Blog Entry No. 4
In The Made-Up Self: Impersonation in the Personal Essay, Carl Klaus maintains ‘the persona in a personal essay is a written construct, a fabricated thing, a character of sorts.”
I agree in spirit. Where we differ slightly is, that to me, the narrator isn’t so much a made-up self but several different selves from which the writer selects the one (or ones) that best serves his/her intent.
In The Situation and the Story, Vivian Gornick writes,
"Out of the raw material of a writer’s own undisguised being
a narrator is fashioned…This narrator becomes a persona…Its
tone of voice, its angle of vision, the rhythm of its sentence,
what it selects to observe and what to ignore are chosen to
serve the subject."
That last phrase, “to serve the subject,” points out the difference, I believe, between a writer who’s literally trying to recreate the specifics of a real-life experience and one who’s searching for a persona that best suits the story being told. Moreover, it’s a way of differentiating between a straightforward telling of a life story and shaping the raw materials of a life into a literary work.
To that end, I’ll cite some unplanned discoveries I made while writing my memoir, Still Pitching.
During the book’s early stages, I realized that, by necessity, the memoir, demanded not one, not two, but three interconnected narrative personae; the author, who writer Bill Roorbach calls, “the writer at the desk;” the adult narrator, the author’s stand-in; and, the adolescent “I,” a younger version of the adult. For all intents and purposes, that younger persona is the memoir’s central narrator. And his purpose, I should add, is, as Vivian Gornick said, “to serve the subject.”
A major impetus for writing Still Pitching was a nagging, later-life itch to explore, with the hope of better understanding the early influences that helped shape a bookish, baseball-obsessed kid into a mid-life writer. But an equally insistent need was my desire to craft the memoir into an aesthetically convincing text. And that of course begins with the choice of narrators.
As a memoirist, I believe that you can’t truly understand a character, especially one who’s a surrogate self, unless you can fully imagine (not invent, not make-up) who that kid was and how he views himself.
How, for example, does his mind and imagination work? What are his deepest yearnings, passions, fears? How does he cope with disillusion, disappointment and even failure?
To accomplish this, the adult narrator must provide readers with access to the young boy’s inner life. In other words, he has to be able to render that young boy as a three-dimensional self.
Shortly after Still Pitching came out, I received an email from Tom Watson, a former student. "I admire the guts it took to bare your soul as you did” Tom wrote.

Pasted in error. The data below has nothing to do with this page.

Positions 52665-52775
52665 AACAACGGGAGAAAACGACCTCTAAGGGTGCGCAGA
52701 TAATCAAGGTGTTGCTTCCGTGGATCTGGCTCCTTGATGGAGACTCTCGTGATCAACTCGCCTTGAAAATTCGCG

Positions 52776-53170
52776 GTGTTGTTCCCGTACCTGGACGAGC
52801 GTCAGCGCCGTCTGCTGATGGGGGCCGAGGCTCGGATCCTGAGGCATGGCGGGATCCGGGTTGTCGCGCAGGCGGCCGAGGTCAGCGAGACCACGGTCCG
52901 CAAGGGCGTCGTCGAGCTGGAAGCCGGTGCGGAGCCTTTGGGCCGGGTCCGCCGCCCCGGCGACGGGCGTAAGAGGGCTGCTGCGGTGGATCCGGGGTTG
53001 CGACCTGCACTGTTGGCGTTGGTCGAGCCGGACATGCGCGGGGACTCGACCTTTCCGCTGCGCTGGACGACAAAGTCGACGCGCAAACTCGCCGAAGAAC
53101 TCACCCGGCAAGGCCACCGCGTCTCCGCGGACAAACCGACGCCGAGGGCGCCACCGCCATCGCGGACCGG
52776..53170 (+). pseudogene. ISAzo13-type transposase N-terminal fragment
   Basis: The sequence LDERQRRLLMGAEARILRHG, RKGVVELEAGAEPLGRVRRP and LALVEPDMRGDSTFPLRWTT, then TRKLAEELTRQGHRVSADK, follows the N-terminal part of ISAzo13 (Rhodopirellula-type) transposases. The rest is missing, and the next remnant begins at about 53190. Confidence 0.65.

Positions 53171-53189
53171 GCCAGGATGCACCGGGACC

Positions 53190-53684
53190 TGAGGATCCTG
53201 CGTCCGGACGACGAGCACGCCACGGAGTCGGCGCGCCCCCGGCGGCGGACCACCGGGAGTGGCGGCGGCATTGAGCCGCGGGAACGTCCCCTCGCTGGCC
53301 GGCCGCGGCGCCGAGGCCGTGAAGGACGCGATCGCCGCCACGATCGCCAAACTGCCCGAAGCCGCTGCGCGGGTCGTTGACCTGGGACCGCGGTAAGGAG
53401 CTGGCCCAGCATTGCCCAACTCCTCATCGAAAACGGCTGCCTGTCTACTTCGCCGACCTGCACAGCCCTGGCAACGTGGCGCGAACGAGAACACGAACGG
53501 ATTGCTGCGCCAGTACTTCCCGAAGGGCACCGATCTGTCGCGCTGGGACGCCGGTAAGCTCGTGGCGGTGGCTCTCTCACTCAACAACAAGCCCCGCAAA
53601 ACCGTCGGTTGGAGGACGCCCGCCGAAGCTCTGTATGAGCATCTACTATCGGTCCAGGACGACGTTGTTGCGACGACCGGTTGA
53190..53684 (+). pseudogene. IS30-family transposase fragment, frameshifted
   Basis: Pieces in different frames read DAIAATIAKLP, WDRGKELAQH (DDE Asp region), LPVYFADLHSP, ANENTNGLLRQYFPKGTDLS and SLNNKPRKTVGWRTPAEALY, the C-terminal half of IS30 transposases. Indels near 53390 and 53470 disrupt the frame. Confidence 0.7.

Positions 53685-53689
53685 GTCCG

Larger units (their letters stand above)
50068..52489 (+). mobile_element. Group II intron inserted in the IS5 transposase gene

His comments reminded me again of just how difficult it is to teach even my most advanced MFA students the distinction between crafting their narrators as appropriate personae in opposition to claiming that the “I”, the central narrator, is “the real-life me” and the events “really did happen that way.”
In reply, I wrote to Tom (I’m paraphrasing here) that I didn't really feel like I was baring my soul. As the adult narrator looking back on a younger version of himself, I was trying to get inside that adolescent boy’s head and imagine, speculate on what he might be thinking and feeling. And while I was writing the memoir, I told Tom, I thought of myself first as the author, “the writer at the desk,” and then the adult narrator looking back on (and inhabiting) an earlier version of himself.
At the end of my reply, I added that, I wasn't aiming for a literal rendering of my adolescence. I was trying to imagine and reflect on what it must have felt like to be that young boy, that driven, would-be-pitcher growing up in NY in the 50's.
Consequently, I understand what writer Pam Houston means when she says, “I’m not going to tell the story the way it happened. I’m going to tell it the way I remember it.”
In my case, I remember it in the context of urgently wanting to write about that young boy’s struggles and at the same time make some larger sense out of those internal conflicts And that’s a much different undertaking from writing a memoir simply because it happened.
Imagining narrators as multiple selves then, helps writers of narrative nonfiction to transform/ transpose the raw materials of a life into carefully constructed, aesthetically satisfying (hopefully) memoirs.
And isn’t that what all good literary writing—fiction, poetry, and creative nonfiction-- is attempting to achieve?
Michael Steinberg's Blog--Fourth Genre: The Art and Craft of Creative Nonfiction
Blog Entry No. 4